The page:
There are a number of letters conserved in archives in which Spanish missionaries complain of the lack of doctors and urge the Spanish government to send some to care for the Indians.
Some Indians abandoned the mission after a period of time and became fugitives. Often other Indians from the mission would be sent to persuade them to return, or the padres themselves would go to speak with them. At other times, soldiers would go to try and retrieve them.
This began to happen especially after 1810, when the Spanish government stopped supplying the presidios, and missions were ordered to provide food and other goods to the military garrisons. This considerably increased the amount of work Indians were asked to do and created resentment among many natives. One of the most famous cases of fugitives is that of Estanislao, an alcalde from Mission San José, who led a large group of fugitives into the San Joaquín valley in 1828-1829. After a number of battles with the army, Estanislao eventually returned to the mission and spent the rest of his life there.
Secularization and the End of the Missions
The missions were not meant to be permanent institutions. The Spanish government’s plan was that each mission would eventually develop into a town, with the same structure as the towns throughout Latin America. Ideally, this was supposed to happen within ten years after the founding of a mission.
In Alta California, the missionaries generally believed that ten years was not enough time for indigenous people to fully adapt to Hispanic ways, so they were resistant to the Spanish government’s timeline. Nevertheless, after Mexico gained its independence from Spain, Mexican officials set this process, known as secularization, into motion. By the mid-1830s they removed the missions from the authority of the Franciscans.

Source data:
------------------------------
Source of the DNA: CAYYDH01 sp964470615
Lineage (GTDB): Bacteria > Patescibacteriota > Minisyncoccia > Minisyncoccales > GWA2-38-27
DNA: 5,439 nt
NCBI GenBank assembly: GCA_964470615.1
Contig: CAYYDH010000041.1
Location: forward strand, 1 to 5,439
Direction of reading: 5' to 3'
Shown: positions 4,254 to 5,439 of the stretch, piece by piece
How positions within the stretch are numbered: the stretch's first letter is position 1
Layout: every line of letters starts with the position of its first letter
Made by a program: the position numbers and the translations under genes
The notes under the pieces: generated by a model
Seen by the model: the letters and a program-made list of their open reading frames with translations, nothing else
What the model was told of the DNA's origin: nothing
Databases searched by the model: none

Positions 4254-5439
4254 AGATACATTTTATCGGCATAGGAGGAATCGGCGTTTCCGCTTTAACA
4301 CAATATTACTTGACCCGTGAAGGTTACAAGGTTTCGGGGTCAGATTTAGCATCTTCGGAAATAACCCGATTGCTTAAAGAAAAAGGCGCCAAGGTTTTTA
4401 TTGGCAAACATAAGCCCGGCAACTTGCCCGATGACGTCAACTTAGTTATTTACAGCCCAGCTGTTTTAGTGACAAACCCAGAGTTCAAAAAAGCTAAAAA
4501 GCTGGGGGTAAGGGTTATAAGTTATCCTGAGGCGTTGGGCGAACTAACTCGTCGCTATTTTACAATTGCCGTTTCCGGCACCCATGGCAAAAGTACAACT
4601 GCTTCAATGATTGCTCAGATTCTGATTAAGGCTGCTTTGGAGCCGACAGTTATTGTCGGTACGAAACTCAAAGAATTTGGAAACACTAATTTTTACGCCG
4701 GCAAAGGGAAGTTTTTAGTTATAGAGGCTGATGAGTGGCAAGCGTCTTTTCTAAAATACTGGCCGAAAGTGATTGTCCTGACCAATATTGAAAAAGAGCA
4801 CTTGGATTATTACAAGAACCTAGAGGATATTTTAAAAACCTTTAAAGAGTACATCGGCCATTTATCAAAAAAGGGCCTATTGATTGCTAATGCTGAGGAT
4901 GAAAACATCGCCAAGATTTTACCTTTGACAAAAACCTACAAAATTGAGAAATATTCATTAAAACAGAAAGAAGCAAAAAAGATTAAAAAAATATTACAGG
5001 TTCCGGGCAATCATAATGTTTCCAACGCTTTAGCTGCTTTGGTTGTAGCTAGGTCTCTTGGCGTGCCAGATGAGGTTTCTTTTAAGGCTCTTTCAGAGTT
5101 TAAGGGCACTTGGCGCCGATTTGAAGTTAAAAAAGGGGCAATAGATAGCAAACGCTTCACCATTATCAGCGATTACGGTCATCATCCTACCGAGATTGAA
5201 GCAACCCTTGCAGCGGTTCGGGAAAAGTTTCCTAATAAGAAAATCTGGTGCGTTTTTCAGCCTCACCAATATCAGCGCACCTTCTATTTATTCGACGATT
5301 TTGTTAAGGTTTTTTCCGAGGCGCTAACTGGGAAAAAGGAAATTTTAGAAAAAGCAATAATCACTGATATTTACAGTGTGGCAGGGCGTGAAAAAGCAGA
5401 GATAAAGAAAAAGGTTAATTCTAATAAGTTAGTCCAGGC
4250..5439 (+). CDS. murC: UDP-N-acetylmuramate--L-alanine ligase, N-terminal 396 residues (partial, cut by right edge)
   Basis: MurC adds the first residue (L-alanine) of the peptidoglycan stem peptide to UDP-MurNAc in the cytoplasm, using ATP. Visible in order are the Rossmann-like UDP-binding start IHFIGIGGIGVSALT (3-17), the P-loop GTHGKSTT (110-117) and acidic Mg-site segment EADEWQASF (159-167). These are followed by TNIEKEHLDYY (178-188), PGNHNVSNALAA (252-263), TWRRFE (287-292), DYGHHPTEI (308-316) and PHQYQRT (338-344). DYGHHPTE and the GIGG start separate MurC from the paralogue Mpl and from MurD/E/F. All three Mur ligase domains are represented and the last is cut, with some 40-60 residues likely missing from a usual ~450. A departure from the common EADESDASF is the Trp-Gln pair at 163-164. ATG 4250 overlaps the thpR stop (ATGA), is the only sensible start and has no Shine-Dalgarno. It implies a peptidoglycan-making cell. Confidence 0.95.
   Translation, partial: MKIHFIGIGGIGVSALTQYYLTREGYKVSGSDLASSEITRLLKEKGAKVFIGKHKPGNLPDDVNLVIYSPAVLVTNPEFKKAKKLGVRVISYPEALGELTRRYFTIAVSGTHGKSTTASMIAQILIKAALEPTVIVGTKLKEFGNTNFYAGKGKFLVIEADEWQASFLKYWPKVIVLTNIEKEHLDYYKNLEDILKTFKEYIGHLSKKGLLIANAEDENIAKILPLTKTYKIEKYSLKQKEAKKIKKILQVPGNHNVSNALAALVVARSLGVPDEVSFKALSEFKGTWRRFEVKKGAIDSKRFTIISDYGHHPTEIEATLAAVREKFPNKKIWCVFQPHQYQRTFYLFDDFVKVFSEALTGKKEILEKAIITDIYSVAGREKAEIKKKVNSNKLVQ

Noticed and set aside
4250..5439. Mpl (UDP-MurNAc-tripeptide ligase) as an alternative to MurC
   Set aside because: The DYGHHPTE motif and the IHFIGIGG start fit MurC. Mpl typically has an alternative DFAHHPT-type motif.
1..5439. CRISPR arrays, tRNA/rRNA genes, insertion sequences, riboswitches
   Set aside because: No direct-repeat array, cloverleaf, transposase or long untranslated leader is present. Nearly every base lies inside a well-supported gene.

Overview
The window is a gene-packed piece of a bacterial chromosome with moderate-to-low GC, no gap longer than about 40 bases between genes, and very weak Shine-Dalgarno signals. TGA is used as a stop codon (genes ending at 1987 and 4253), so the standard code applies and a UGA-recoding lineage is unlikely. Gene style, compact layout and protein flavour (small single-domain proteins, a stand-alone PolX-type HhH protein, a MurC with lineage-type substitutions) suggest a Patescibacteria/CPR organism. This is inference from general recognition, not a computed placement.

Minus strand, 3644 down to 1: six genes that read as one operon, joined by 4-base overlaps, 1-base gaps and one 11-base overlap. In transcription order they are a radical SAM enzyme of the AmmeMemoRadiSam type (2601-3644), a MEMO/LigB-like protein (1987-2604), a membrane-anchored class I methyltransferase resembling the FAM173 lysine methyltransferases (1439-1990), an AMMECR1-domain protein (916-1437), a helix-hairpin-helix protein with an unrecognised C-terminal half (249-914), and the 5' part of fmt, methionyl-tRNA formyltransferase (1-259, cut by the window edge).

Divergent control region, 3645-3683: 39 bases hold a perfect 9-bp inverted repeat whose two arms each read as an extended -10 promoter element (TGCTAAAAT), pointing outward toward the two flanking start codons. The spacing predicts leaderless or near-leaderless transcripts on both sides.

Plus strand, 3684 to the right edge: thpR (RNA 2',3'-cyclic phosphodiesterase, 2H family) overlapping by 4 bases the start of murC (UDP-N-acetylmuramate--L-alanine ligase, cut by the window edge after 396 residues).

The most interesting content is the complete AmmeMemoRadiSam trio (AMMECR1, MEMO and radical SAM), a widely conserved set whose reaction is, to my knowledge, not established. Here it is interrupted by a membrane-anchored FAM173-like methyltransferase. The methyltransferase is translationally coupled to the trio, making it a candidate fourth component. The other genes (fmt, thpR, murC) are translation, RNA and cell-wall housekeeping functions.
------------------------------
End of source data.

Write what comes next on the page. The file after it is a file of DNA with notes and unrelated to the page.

After the missions were secularized, civilian administrators were put in charge of each mission. Their job was to transfer the goods and property of the missions into the hands of the government, and to oversee Indian labor. These men were unpopular with the Indians, who claimed that they took the mission goods for themselves. Julio César, an Indian born at Mission San Luis Rey, said that one administrator managed to take even the glasses and plates from the mission.
Most of the land that had previously belonged to the mission was sold or distributed to the families of local ranchers or to the administrators themselves. Occasionally Indians from the missions would be granted parcels of land, as was the case of Rancho Ulistac in Santa Clara. Most Indians did not receive a land grant, and either went to live in areas far away from the Hispanic population, or used the skills they had learned at the missions to become laborers in towns or on local ranches.
For More Information
There are a number of books that provide information about Indian life at the California missions. The ones below are some of the works that were used to prepare this article:
Donald C. Cutter. California in 1792: A Spanish Naval Visit.
Maynard Geiger. The Indians of Mission Santa Barbara in Paganism and Christianity.
Lee Panich and Tsim Schneider. Indigenous Landscapes and Spanish Missions: New Perspectives from Archaeology and Ethnohistory
George Harwood Philips. Vineyards and Vaqueros: Indian Labor and the Economic Expansion of Southern California, 1771–1877.